Disney ’46 The Story of Menstruation
The Story of Menstruation is a 1946 10-minute animated film produced by Walt Disney Productions in 1946.
It was commissioned by the International Cello-Cotton Company (now Kimberly-Clark) and was shown to approximately 105 million American students in health education classes.
It was one of the first commercially sponsored films to be distributed to high schools. It was distributed with a booklet for teachers and students called Very Personally Yours that featured advertising of the Kotex brand of products, and discouraged the use of tampons, where the market was dominated by the Tampax brand of rivals Procter & Gamble.
The Story of Menstruation is believed to be the first film to use the word vagina in its screenplay. Neither sexuality nor reproduction is mentioned in the film, and an emphasis on sanitation makes it, as Disney historian Jim Korkis has suggested: “a hygienic crisis rather than a maturation event.”
Molly Grows Up (1953)
Menstruation education film for young teenage girls, redolent with dated detail.
This is the companion film to “As Boys Grow,” both written and produced by D.M. Hatfield. And it’s quite clear, from his point of view, that girls end up with the short end of the stick. This film’s seriousness about menstuation makes “As Boys Grow” seem light-hearted and cavalier by comparison. This film is such a downer! The boys literally get the “have fun, go ahead and masturbate!” message where girls get the “don’t go square dancing!” message. A very dated film. I mean really, was there EVER a time when classrooms had “During Menstruation…” posters?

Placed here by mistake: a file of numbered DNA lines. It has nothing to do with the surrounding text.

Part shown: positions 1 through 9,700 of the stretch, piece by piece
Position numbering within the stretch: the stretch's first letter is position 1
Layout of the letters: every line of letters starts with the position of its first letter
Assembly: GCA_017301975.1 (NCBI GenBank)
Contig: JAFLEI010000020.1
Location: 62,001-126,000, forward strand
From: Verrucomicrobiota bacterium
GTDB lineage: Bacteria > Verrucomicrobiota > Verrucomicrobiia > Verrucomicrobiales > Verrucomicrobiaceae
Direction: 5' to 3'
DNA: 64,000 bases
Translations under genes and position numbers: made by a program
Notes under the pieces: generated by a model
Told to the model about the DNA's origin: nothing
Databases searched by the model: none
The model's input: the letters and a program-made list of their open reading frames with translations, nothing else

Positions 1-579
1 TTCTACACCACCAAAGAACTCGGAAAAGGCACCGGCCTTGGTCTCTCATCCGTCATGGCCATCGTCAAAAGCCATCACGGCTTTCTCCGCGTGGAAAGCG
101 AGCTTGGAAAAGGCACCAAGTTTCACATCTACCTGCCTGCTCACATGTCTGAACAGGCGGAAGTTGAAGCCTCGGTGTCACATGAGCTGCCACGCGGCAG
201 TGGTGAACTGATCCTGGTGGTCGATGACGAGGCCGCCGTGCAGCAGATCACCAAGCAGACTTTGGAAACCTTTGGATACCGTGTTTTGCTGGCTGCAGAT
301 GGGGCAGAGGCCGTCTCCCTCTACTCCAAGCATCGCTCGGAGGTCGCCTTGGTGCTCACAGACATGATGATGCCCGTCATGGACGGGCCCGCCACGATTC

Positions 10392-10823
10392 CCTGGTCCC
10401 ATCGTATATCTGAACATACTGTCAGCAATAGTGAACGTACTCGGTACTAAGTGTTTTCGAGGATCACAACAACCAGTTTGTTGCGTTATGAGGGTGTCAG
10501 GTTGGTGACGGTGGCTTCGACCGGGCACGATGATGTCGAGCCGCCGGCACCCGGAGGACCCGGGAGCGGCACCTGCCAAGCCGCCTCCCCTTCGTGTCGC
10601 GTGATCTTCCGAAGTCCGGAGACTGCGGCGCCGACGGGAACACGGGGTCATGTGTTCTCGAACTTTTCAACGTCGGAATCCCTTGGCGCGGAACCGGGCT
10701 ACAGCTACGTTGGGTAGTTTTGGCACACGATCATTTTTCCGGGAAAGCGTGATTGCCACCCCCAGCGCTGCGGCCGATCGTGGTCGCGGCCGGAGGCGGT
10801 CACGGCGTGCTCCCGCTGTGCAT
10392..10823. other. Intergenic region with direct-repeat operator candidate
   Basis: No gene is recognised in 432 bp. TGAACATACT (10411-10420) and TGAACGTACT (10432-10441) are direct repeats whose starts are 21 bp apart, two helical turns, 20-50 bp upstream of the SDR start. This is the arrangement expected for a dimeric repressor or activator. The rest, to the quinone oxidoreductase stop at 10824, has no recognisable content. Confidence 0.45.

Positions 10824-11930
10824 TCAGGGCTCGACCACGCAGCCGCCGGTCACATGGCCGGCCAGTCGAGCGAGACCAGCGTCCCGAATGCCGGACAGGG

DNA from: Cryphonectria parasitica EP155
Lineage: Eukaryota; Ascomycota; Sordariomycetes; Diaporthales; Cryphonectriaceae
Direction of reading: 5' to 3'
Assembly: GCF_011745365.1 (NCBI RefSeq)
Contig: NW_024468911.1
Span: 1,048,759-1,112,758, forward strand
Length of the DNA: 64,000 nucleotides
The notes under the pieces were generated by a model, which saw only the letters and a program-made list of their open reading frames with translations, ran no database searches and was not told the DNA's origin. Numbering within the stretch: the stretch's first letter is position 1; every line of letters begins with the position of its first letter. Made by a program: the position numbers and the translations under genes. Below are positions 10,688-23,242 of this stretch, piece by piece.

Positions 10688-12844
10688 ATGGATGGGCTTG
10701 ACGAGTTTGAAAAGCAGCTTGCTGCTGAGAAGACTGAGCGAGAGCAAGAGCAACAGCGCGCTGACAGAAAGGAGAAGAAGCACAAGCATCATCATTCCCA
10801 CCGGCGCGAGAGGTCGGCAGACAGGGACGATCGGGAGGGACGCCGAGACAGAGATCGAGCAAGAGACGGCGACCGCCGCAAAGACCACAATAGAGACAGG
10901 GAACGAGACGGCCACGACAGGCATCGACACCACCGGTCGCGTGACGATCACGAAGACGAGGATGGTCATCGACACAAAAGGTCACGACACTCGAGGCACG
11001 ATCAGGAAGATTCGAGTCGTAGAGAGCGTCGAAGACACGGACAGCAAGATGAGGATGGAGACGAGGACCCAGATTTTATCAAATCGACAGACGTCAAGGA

A must see.
Producer: Medical Arts Productions
As Boys Grow: Sex Education School Video for Teenagers (1957 Film)
Your Body During Adolescence (1955)
While a lot of the sex education films of the 1950s try to sidestep the issue or attach guilt to parts of the process, this film is surprisingly frank and open.
Using slightly abstracted animation, a friendly narrator describes in detail the changes boys and girls go through as they grow up, using all of the medical terminology. The narrator emphasizes that differences in order or speed of development are normal and details how those changes come about. What is refreshing is the changes that both men and women go through are covered in equal weight. While the actual process of sex is not mentioned, and wet dreams are only mentioned in passing, this still remains a solid piece of information that could still be used and shown to the 13-15 year olds it was originally targeted at.
The terms “labia” and “penis” are both used, which is rare for films of this era.
Production Company: McGraw-Hill Films
Sex Education, 1950s
1950s, school classroom, children discuss babies, draw pictures of what baby looks like in the womb, children painting, playing with clay, children discuss drawings.